Saturday 25 November 2017

Interview with actress Jessie Wallace

SoGlos chats to EastEnders star Jessie Wallace ahead of her lead role in 1970s thriller, Deathtrap, at Cheltenham's Everyman Theatre.

Ahead of Deathtrap's run at Everyman Theatre from Tuesday 17 to Saturday 21 October 2017, SoGlos catches up with actress of stage and screen Jessie Wallace to talk about her lead role in the play.

The EastEnders and Chicago star reveals what audiences can expect from the thrilling show, how she prepares for theatre roles and her love of performing live on stage.

How’s the tour going so far?

We’re in Cardiff this week, with lovely audiences, a lovely theatre and the show’s going really well.

Are you looking forward to returning to Cheltenham?

Yeah I like Cheltenham; I think it’s a really pretty town and I like the theatre as well.

What can readers expect from Deathtrap?

It’s a comedy thriller by Ira Levin. It ran for four years on Broadway, making it the longest running thriller comedy on Broadway.

It’s about writer Sidney Bruhl, played by Paul Bradley, who was very successful back in the 1970s. He’s got writer’s block and his last Broadway hit was 18 years earlier. He receives this play from one of the students at the university and he tells his wife, Myra Bruhl, who I’m playing, that this play could earn millions, they could make a film out of it and it could run for years on Broadway.

His plan is to kill the writer and make out that he wrote it. Myra tries to convince him to collaborate with him and he ends up inviting this young man round and that’s when all the twists and turns happen.

Do you like playing roles in thrillers?

Yeah, and this is a character I haven’t played before. She seems quite vulnerable but she’s very clever. It’s the journey that she goes on that I like.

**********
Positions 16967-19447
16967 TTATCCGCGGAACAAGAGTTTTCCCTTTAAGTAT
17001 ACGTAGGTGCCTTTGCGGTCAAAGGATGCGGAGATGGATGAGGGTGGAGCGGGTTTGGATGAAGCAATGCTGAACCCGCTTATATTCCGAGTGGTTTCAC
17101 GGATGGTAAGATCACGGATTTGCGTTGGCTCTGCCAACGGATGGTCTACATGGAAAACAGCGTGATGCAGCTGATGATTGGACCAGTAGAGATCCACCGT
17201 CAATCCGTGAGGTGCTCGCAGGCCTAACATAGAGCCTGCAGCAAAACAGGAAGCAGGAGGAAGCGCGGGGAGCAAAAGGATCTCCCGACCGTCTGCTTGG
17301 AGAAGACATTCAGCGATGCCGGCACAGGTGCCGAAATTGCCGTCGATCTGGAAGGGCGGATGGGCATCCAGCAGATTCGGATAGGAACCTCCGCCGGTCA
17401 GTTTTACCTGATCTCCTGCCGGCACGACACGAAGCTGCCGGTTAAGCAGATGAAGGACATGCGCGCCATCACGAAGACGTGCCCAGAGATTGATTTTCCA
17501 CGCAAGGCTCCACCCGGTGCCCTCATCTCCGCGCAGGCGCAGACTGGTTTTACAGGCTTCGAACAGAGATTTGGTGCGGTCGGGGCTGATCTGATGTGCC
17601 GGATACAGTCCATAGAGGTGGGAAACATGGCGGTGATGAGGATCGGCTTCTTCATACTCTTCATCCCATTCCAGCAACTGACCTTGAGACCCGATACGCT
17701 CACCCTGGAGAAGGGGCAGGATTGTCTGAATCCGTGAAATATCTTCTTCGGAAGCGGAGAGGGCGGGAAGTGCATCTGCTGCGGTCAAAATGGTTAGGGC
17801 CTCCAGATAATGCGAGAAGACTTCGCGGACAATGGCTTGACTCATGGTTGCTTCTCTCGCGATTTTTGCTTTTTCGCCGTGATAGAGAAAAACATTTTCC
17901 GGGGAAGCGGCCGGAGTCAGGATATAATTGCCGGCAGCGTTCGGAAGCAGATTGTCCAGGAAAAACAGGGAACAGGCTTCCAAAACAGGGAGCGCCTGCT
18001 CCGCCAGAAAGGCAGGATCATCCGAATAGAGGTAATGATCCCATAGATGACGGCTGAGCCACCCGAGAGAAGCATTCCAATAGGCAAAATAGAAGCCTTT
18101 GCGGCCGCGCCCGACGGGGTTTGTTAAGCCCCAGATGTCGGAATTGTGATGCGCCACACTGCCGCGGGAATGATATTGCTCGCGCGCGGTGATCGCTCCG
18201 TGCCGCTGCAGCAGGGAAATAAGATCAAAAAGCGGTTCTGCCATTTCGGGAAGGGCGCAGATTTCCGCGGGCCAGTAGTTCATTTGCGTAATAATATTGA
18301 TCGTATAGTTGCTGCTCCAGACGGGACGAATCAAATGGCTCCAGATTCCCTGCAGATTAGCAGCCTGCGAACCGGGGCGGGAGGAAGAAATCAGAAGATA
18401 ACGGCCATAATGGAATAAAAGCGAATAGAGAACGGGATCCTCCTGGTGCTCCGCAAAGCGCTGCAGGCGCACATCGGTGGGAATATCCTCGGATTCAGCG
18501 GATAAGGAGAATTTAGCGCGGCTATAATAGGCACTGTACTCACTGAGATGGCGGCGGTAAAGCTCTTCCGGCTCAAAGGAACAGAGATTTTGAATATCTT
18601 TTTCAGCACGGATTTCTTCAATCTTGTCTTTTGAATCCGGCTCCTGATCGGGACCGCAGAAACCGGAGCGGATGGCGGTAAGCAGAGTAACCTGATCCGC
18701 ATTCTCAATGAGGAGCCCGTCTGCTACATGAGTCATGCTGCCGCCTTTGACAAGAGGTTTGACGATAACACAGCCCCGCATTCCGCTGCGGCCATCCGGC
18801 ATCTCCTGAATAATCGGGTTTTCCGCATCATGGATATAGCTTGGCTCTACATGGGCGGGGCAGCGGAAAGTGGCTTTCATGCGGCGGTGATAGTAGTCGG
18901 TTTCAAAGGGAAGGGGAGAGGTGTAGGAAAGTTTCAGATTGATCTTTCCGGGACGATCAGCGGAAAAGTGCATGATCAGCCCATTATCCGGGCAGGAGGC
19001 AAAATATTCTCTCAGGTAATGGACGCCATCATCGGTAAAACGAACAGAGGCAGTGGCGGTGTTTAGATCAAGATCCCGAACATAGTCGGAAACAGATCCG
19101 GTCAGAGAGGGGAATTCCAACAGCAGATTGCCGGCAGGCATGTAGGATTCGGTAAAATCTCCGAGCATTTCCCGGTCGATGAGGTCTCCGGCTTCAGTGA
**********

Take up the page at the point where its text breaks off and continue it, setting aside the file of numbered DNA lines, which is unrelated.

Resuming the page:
Is it fun playing a character in a play with a set and costumes from the 1970s?

I only had two costumes in it; they’re not the sort of thing that I’d wear but they are very 70s.

What is it about live theatre that you love so much?

It’s just the buzz you get when you go on stage; performing every night with other cast members and the reaction you get from the audience. You can just keeping working on it, every night you can do something a bit better and find something different to do.

With television you do something and then it’s gone. Then it takes six weeks or even longer for it to go out, but theatre is a direct thing and you’re interacting with the audience which is great.

Is it nerve-wracking being on stage?

No, I don’t get nervous. I don’t have time for it!

Are there any roles you’d love to play?

There are loads of things I’d like to do. I’d love to do a new play that’s never been done before, or a one-woman show.

How do you prepare for a role on stage?

It’s the whole rehearsal process that you do with the other actors. You can do it organically and just find things and bring them on to the stage for the audience.

Is that the same process with television?

No, you don’t have time to rehearse with television.

Do you think your EastEnders background attracts soap fans to the theatre?

I think that the EastEnders audience is out there as I see them every night and there are people out there who love Paul Bradley. Adam Penford, the director, has done some great plays and there are Ira Levin fans out there too, so the audience is mixed.

For more information, see Deathtrap, call (01242) 572573, or visit directly.

© SoGlos
Friday 13 October 2017

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